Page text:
On the other hand, the size and evolution of the effect that the economic growth process has on employment differs according to other factors such as rhythm of introducing technical progress, institutional changes specific to the labour market, wage policies, etc.
In fact, most countries in general and developed economies in particular, have had very low employment growth in recent years. According to ILO data (2008 ), most of them saw an increase of less than one per cent per annum in their employment during the 1990s. It was 0.45 per cent in United States, 0.18 per cent in United Kingdom, 0.32 per cent in France, 0.41 per cent in Germany and 0.15 per cent in Japan. In the case of developing economies strictly comparable data are not available, but broad assessment places their average employment growth at around 1.5 per cent per annum during that period .
During the past decade, 20012010, employment is estimated to have grown globally at about 1.5 per cent per annum: the developed countries registering a growth rate of barely 1% during 200108, which also seems to have been more than negated by a large decline during the next two years. The developing countries in East and South East Asia, and transition economies of Eastern Europe also saw very little growth in employment. But Latin America and Africa performed better. South Asia maintained a steady growth of employment of 2.4 per cent in which India had a major contribution (ILO, KILM, 2011).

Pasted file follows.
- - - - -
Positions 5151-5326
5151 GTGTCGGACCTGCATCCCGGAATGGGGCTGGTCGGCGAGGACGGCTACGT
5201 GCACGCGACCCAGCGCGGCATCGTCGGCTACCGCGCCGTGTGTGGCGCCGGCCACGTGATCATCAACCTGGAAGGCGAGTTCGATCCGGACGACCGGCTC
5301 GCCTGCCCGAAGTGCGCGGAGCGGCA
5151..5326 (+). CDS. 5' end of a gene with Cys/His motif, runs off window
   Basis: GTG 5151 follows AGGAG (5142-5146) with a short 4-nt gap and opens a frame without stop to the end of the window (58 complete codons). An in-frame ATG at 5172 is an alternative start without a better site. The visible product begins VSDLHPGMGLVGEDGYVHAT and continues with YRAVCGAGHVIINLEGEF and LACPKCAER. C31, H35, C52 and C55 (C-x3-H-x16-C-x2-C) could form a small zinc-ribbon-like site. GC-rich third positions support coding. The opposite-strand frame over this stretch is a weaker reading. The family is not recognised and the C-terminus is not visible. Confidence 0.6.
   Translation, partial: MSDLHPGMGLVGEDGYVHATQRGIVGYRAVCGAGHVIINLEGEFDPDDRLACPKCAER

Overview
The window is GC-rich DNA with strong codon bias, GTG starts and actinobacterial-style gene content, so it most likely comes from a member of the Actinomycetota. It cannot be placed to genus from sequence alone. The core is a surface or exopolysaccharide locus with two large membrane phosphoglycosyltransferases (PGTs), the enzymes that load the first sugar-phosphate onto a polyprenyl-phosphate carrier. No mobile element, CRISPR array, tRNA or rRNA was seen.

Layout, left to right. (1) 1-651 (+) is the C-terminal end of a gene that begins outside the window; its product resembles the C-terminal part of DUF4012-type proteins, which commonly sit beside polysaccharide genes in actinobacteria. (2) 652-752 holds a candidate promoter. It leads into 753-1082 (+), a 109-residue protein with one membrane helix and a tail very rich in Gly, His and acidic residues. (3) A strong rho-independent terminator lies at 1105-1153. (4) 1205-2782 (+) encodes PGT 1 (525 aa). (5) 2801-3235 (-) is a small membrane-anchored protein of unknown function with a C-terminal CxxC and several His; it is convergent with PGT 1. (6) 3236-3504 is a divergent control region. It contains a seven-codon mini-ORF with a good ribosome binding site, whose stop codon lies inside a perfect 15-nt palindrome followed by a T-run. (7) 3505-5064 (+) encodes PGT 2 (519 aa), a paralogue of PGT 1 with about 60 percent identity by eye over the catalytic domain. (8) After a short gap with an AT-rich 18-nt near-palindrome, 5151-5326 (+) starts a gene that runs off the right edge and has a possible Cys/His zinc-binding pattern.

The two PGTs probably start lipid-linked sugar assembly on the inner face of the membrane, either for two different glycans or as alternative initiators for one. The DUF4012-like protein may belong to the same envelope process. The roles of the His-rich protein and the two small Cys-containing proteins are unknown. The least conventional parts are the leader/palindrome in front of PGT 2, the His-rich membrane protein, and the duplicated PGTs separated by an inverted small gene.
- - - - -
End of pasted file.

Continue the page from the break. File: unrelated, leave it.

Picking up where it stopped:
The countries in which economic growth was accompanied by an increase in productivity as well as in employment growth differentiate themselves by their contribution to the economic growth process. Thus, in countries like Malta, Luxemburg, Cyprus, Spain employment growth was superior to the labour productivity growth, and economic growth was much more labour-intensive, with employment growth contributing by 75% to the output growth.
Unlike these countries, Slovakia, Slovenia, Czech R., Poland, Bulgaria, Austria and Denmark, productivity growth was the one that contributed by over 75% to economic growth. The existence of a positive or negative, higher or lower employment elasticity of economic growth, can be explained by the type of economic growth (extensive or intensive), but also as a result of the influence of some factors such as the institutions specific to the labour market, relative cost of labour, the micro and macroeconomic context, technological progress, working time including part-time work, the sectorial composition of employment, etc.